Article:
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    i'd also say to just see what they are wear. if you are in a crunch, purchase trousers. it never hurts to have a solid pair anyways. i'm pretty sure no one will be like "whoa whoa man, trousers? really? you are WAY to overdressed. get out and only wear chinos when you come back"
     
  9. 12345Michael54321

    12345Michael54321 Senior member

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    The two terms - chino and khaki - are basically used interchangeably as meaning the same thing, at least in much of the United States. (I throw in the "United States" bit, as for all I know it may be different in other countries.)

    Technically, of course, one can also use "khaki" as a color description. For example, pants, belts, suits, etc., may all be khaki-colored. And it's equally true that not all chinos need be khaki-colored. (For that matter, not all khakis need be khaki-colored.)

    But when one refers to pants as khakis, it's understood that the word is synonymous with chinos. And vice versa.
     
  10. Steve Smith

    Steve Smith Senior member

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    Are blue or black chinos also khakis?
     
    Last edited: Nov 19, 2013
  11. Terpo

    Terpo Senior member

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    No, that would make no sense.
     
  12. Ich_Dien

    Ich_Dien Senior member

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    No it really wouldn't.
     
  13. J011yroger

    J011yroger Senior member

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    I can't for the life of me understand why people choose to wear chinos. It isn't any harder to put on a pair of decent trousers than a pair of Dockers. They are for walking the dog, or going grocery shopping, or maybe for grabbing a pint after you have been working on the house all day. I wouldn't wear them anywhere that jeans wouldn't also be acceptable.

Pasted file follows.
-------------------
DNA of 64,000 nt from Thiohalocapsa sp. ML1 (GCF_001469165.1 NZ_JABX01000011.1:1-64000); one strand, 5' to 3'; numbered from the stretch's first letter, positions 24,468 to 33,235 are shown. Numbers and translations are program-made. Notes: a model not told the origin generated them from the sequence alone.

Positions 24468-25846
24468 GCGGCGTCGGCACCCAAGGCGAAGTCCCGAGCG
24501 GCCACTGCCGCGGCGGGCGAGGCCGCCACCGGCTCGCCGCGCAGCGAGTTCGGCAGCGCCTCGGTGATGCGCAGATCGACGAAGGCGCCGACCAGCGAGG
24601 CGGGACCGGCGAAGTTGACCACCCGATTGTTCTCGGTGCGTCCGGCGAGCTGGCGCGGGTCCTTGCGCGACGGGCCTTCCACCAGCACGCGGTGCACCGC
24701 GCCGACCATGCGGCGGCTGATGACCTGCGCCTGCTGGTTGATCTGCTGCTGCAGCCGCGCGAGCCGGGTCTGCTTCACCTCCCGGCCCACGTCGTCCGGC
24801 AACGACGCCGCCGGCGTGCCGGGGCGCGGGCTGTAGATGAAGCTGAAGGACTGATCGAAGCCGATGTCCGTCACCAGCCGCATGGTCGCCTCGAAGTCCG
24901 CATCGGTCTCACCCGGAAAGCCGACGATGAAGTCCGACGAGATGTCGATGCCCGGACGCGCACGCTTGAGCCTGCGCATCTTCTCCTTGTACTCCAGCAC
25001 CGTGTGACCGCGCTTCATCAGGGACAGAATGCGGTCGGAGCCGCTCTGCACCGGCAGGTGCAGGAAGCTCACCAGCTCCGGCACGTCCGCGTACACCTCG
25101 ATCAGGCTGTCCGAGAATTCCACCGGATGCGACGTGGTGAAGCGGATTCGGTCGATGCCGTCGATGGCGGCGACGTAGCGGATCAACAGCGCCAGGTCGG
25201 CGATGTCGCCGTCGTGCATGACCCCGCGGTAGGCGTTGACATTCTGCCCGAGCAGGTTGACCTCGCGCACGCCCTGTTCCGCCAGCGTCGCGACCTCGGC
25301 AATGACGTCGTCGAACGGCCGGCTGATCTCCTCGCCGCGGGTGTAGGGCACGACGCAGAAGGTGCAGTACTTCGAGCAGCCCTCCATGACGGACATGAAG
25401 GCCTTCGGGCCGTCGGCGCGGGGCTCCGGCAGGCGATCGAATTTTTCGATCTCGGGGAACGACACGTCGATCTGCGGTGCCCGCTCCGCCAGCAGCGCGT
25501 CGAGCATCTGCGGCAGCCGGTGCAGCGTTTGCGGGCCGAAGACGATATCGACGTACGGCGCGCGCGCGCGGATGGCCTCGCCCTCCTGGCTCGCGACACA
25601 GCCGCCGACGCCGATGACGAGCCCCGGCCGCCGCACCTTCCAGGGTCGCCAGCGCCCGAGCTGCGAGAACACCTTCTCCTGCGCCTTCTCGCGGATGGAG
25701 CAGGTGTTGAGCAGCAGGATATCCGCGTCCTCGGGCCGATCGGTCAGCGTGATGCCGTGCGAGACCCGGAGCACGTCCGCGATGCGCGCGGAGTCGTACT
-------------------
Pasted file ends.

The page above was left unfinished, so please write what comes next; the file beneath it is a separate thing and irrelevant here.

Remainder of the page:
I don't care if business casual is khakis and a polo shirt in your office, put on a damn pair of pants and a real shirt so you don't look like a gym teacher.

    In the interest of full disclosure, I don't work in an office of any sort, so you should probably just ignore this post as you would the inane ramblings of a crazy man.

    J
     
  14. DjangoV

    DjangoV Well-Known Member

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    Hi guys,

    I have some questions about (dress) shirts.

    1. What is the general (or your) preferred way to store (dress) shirts: hanging or folded?
    2. When/why should i wear a shirt with a button-down collar?

    Just wondering...
     
    Last edited: Nov 19, 2013
  15. Terpo

    Terpo Senior member

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    1. hanging
    2. casual and with oxford cloth
     
  16. ovlov

    ovlov Senior member

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    This may be a horribly stupid question but what is the difference between chinos and trousers? I'm still new to all this but I used to just think that chinos were cotton, trousers were woolen and never gave much though to anything else. Now I'm trying to 'dress like a man' and I've discovered a world of cotton suits, linen/silk/wool/etc pants, high rise and low rise, etc etc.